The firm has laid off about 3,000 employees since the crash, and a spokesman confirmed that plans are being made to close at least 10 of the firm’s smaller, low-producing offices around the country. Merrill Lynch’s performance is in line with the industry as a whole.

Although the firm was clearly the nation’s largest before the crash, the post-crash financial crisis at E. F. Hutton & Co. changed that. Shearson Lehman Bros. snapped up the ailing Hutton. Now, Merrill Lynch, with about 12,000 brokers, is still slightly ahead of Shearson Lehman Hutton in size of sales force. But in the first six months of this year, Shearson’s revenue for the first time was bigger than Merrill Lynch’s.

Merrill Lynch Capital Markets, the firm’s big investment banking arm, suffered from a shortage of big deals in the first half of the year, and it may lose its recently won position as the nation’s leading underwriter of new issues of domestic stocks and bonds.

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Tully himself sounds less optimistic than the firm’s advertising about how quickly individual investors will return to buying stocks. “It’s going to take time,” he said, to overcome investors’ fear and reluctance to buy stocks. “You have to manage your business with the expectation that that’s going to last for years.”

Post-Crash PR

As a result of a strategic decision made in the mid-1970s, the firm believes it is well placed to ride out a prolonged downturn in the stock market. Merrill Lynch made its name as the nation’s leading dealer of stock to small investors. But the abolition of fixed commissions for brokerages in 1975 led the firm to diversify and adopt a strategy known as “asset gathering.”

In addition to selling traditional products such as stocks and bonds, the firm also would meet investors’ other needs by selling cash management accounts (which Merrill Lynch pioneered), money market mutual funds, certificates of deposit, municipal bonds, insurance and other products.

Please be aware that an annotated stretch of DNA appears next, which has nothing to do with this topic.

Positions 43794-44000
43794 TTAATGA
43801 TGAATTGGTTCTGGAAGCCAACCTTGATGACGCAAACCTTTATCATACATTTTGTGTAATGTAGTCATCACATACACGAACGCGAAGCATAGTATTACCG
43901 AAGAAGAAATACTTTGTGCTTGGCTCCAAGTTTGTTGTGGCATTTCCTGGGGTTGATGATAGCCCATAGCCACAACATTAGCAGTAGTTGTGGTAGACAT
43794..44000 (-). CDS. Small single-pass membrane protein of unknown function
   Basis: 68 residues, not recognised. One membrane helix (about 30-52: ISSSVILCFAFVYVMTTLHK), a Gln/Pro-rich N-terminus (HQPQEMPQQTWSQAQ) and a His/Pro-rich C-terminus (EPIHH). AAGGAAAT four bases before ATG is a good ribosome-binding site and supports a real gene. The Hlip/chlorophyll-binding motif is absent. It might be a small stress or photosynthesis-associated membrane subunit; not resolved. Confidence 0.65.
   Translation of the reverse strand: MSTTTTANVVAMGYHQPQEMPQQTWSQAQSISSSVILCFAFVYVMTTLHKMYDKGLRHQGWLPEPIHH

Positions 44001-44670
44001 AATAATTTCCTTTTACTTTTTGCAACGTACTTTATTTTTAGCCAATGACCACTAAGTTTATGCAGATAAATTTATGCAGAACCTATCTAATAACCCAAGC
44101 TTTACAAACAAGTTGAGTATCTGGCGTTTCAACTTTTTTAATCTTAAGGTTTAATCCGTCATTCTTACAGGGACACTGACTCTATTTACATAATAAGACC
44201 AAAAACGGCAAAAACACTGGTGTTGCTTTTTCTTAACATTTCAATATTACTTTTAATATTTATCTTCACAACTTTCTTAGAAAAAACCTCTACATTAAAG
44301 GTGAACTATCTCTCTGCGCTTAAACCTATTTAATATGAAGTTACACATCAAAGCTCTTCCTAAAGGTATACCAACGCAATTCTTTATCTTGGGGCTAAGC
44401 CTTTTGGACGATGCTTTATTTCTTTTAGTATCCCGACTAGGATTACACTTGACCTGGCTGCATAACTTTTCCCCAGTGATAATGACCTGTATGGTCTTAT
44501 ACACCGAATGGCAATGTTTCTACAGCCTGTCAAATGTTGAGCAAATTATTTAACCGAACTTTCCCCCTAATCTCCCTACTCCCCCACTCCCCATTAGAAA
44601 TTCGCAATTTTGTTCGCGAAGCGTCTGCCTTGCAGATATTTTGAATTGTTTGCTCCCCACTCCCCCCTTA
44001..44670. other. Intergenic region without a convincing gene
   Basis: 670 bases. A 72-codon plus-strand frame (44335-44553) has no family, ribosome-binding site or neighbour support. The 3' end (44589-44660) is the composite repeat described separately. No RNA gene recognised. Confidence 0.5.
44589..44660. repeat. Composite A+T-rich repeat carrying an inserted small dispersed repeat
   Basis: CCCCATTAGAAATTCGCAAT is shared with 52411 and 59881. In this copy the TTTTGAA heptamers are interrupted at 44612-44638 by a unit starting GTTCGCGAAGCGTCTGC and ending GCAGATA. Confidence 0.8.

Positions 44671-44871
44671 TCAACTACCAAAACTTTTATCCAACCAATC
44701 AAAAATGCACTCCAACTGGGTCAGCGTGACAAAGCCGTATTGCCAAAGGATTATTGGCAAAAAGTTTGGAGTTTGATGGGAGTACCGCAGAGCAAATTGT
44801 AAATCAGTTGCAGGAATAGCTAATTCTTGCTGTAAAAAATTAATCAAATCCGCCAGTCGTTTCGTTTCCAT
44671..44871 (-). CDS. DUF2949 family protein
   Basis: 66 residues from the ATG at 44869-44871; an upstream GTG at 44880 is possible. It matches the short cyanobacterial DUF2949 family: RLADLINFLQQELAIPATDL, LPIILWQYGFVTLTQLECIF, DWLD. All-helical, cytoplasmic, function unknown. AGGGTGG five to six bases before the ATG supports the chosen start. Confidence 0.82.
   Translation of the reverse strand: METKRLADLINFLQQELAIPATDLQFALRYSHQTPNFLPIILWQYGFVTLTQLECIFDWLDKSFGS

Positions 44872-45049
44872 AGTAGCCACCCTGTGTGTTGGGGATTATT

Brokers henceforth would be referred to officially as “financial consultants.” By providing a wide range of innovative investment services, the firm would get clients to invest a major share of their assets with Merrill Lynch.

As a result of that, and the development of Merrill Lynch Capital Markets, the sale of stock accounts for only about 30% of the firm’s revenue, down from 70% to 80% a decade ago. Indeed, to hear top officials talk, one would think that selling stocks has become a mere sideline. “If we said our business purpose was to sell stocks, we’d really be hurting,” Tully said.

The firm won high marks in the industry immediately following the crash when it launched an emergency advertising campaign on television and in newspapers to try to end investors’ panic. In a television commercial aired during a game of the 1987 World Series, a day after the crash, William A. Schreyer, chairman and chief executive, sought to reassure the public that economic fundamentals remained strong and that the markets would continue to function. He harked back to an ad slogan from the 1970s, saying that “At Merrill Lynch, we’re still bullish on America.”

Today, Merrill Lynch is certainly bullish on CDs. Its mammoth sales force of some 12,000 brokers nationwide is now hard at work selling certificates of deposit, cash management accounts and annuities. The firm has been selling about $600 million of CDs per week, far more than any bank, even though banks and savings and loans are the traditional marketers of CDs.

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John L. Steffens, head of retail operations, estimates that the firm on average is selling about $1 billion per week of savings-type instruments such as CDs and government securities.

As industry analysts point out, however, these products aren’t nearly as profitable as selling stocks. CDs, some of which are held for five years, produce less revenue for the firm. And while a broker may earn at least $200 from the purchase and eventual sale of $10,000 of stock, the sale of a $10,000 CD might net him only $20, Steffens said.

And CDs, annuities and cash management accounts just don’t stir the same enthusiasm in brokers whose hearts are really in the stock market. Komansky says the work environment for brokers today involves more drudgery and less excitement than before the crash. “It’s a hell of a lot less fun than when you could do equities, and people weren’t as risk-averse and fearful as they are today,” he said.